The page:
Line scrolling functions the same as row scrolling, but each horizontal scanline is able to be scrolled independently rather than each 8-pixel row. Developers got truly creative with line scrolling, and some of the console’s most impressive effects are done using it.
Let’s look at an example from the opening stage of Thunder Force IV:
There is perhaps no better example of parallax on the Mega Drive. The top of the screen shows layers of clouds (discussed previously). However, as the screen scrolls to the bottom, we see that the water is done with line scrolling. Each line of the water is scrolling at a different rate, with the lines closer to the bottom scrolling faster, giving a strong impression of depth:
Fighting games typically use line scrolling for their floors to create this sense of depth. This is most noticeable when the floors have a checkerboard or grid pattern:
Here are the two 64 x 32-tile planes:
Of course, the technique is not limited to fighting games:
This boss fight from Dynamite Headdy really goes all-out with the concept:
Here we have the illusion of a giant donut-shaped platform with the boss in the middle. The checkered floor under the player scrolls per-line, while the opposite side of the donut scrolls as a section in the reverse direction. The near foreground shows the wooden supports holding the floor up, scrolling as one section and giving a sense of height to the platform.
All of the scrolling occurs on Plane A, aside from the golden pillar that passes in front, which is on Plane B. Here is a breakdown of each plane and the sprites:
The scene gets even more impressive when the giant boss grabs onto the platform and spins it around:
We’ll look at how the boss itself moves in a later section, but the point here is that the line scrolling is used very effectively to create the sense that the platform is rotating.
Ranger-X is particularly famous for its impressive effects. Look at the line scrolling in this example:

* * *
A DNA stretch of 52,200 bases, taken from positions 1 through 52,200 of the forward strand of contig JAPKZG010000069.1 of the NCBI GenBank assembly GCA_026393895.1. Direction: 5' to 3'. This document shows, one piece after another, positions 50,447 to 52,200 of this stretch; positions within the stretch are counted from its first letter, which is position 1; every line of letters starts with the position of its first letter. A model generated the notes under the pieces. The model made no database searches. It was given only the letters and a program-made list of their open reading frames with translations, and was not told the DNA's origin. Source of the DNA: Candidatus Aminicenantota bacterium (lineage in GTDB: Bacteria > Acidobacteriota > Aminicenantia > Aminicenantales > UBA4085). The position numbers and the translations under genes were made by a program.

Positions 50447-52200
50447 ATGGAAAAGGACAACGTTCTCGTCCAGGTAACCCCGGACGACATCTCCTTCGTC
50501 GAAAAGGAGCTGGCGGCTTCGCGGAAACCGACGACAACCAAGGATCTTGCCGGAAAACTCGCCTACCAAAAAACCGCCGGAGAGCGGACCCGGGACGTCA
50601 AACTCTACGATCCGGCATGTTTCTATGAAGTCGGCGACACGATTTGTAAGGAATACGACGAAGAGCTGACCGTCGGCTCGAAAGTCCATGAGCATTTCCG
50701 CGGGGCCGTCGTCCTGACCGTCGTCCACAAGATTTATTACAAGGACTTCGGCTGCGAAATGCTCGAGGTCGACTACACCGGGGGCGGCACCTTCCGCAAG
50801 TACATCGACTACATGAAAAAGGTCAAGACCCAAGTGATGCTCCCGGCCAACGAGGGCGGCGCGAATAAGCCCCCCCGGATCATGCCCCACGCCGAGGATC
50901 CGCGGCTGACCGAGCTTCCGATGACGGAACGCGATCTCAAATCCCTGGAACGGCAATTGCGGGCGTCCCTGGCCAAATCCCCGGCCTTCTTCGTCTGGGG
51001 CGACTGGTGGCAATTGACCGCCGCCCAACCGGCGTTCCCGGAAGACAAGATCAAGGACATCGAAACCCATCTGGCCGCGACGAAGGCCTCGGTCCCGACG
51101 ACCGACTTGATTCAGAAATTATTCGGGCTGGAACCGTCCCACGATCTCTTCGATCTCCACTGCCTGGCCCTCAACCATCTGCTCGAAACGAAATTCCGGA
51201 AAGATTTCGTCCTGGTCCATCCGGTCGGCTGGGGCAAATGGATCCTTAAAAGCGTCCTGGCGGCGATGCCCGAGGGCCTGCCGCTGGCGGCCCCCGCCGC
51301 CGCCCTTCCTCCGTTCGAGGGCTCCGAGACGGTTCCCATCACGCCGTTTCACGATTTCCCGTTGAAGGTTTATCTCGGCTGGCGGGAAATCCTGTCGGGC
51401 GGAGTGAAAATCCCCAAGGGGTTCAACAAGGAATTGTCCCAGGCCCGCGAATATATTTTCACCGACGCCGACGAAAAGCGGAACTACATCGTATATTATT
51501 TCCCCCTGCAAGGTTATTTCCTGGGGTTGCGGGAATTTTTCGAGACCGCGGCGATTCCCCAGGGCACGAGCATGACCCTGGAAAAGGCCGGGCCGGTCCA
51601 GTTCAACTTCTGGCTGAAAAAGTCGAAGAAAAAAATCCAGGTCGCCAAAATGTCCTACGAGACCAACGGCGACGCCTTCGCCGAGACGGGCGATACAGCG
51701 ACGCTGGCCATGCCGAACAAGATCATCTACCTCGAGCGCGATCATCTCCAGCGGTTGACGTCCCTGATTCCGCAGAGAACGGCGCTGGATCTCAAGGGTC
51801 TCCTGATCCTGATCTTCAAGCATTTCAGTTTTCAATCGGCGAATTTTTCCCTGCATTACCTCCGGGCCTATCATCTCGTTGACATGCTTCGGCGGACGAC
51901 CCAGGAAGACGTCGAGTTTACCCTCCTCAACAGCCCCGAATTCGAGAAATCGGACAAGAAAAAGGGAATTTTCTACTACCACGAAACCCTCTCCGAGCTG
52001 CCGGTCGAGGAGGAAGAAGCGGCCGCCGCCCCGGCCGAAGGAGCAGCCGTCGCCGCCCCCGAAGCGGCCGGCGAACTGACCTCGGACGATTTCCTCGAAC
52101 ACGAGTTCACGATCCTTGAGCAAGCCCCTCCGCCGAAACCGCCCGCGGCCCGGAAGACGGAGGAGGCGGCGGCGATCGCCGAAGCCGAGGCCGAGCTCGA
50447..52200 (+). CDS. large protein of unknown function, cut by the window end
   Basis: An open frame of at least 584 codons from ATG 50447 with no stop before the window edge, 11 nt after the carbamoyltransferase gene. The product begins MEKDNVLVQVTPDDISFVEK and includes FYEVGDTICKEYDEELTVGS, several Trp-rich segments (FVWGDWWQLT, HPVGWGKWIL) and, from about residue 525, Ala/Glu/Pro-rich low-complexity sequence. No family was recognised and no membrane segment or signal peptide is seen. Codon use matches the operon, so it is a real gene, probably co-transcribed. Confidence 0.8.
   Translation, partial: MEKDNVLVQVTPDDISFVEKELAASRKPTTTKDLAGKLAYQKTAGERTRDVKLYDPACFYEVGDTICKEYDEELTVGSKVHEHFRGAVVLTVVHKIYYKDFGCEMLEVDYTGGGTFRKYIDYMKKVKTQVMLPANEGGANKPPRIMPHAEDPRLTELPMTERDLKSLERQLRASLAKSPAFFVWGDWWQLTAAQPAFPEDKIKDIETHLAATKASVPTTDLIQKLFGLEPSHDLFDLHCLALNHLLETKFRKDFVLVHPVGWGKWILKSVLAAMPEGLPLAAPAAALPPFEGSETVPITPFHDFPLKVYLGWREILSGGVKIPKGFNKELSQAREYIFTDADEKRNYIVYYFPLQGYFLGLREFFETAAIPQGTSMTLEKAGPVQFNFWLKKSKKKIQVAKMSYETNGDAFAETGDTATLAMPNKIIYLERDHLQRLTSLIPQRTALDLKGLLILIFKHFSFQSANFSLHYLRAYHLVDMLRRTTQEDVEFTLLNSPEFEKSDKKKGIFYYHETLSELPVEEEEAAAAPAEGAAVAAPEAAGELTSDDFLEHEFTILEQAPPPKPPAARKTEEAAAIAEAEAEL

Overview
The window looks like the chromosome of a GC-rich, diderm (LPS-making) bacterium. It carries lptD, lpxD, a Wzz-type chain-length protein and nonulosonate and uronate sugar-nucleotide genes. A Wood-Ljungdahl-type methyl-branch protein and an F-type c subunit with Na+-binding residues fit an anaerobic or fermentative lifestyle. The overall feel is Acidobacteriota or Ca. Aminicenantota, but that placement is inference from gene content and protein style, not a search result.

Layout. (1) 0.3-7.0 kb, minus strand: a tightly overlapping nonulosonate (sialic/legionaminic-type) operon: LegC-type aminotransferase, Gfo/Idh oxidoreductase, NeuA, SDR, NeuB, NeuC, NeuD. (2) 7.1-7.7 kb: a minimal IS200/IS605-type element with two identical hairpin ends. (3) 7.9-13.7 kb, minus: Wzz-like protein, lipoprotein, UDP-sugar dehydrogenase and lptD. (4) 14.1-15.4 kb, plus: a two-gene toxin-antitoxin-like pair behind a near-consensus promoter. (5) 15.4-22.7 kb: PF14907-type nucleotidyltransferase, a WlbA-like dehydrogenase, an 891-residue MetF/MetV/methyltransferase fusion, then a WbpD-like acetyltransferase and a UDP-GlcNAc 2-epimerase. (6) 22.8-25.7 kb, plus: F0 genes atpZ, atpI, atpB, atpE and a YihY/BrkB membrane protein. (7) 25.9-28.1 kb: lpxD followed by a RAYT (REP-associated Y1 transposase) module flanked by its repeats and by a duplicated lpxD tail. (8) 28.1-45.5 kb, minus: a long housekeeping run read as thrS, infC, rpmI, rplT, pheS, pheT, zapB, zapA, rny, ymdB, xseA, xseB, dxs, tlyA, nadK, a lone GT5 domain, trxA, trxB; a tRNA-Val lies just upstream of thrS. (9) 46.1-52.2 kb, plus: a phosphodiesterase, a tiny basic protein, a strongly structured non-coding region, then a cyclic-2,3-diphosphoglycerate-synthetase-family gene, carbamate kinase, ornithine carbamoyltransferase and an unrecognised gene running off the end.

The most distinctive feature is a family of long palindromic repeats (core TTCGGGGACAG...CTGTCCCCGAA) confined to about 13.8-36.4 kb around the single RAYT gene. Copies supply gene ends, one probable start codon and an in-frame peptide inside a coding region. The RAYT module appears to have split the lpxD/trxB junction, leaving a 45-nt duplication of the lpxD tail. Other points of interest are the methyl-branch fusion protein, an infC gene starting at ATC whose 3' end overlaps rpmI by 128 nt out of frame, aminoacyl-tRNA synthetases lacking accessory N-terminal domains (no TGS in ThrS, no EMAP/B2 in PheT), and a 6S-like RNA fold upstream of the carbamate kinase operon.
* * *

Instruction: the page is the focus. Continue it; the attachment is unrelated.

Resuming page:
The sense of depth of the tunnels is well-realized. How is it done? The effect becomes clearer if we remove Plane A:
Line scrolling is being applied to the floor and ceiling of the tunnels, while the walls are simply a solid two-tone color that doesn’t give a sense of depth alone (but our brains apply depth to it due to its surroundings). Plane B is on a very short scrolling loop, so the back of one tunnel never appears visible on the side of its neighbor tunnel.
Here’s another interesting line scrolling effect from Ranger-X, creating the impression of traveling through a cylindrical passage:
The near plane appears convex from the perspective of the viewer since it scrolls fastest towards its center, while the far plane appears concave since it scrolls slowest towards its center. The result is visually impressive but done using the same line scrolling technique.
Battle Mania 2 has a similar effect, but this time the cylindrical passage appears to be rotating:
For this effect, each plane is being scrolled both horizontally and vertically. Line scrolling is used to create a sense of curvature by shifting the scanlines horizontally more and more as they near the top and bottom of the screen.
Line scrolling is often used with sine wave patterns to create unique effects. The lava on this stage of Twinkle Tale appears to flow back and forth:
Using sine wave patterns is a popular technique for screen transitions, as seen in M.U.S.H.A.:
Ranger-X creates a wonderful line-scroll-driven water ripple effect in this scene:
When the player moves in the water, the scanlines began to wobble back and forth. The intensity of the sine wave driving the movement is higher towards the bottom of the screen where the player is standing. If the player remains stationary, the effect begins to diminish in intensity.
List of Effects:
- Full-Screen Scrolling
- Row / Column Scrolling
- Line Scrolling
- Multi-Jointed Characters
- Tilting / Rotation
- Shadow and Highlight
- Palette Swapping
- Vertical Scaling
- Sprite Raster Effects
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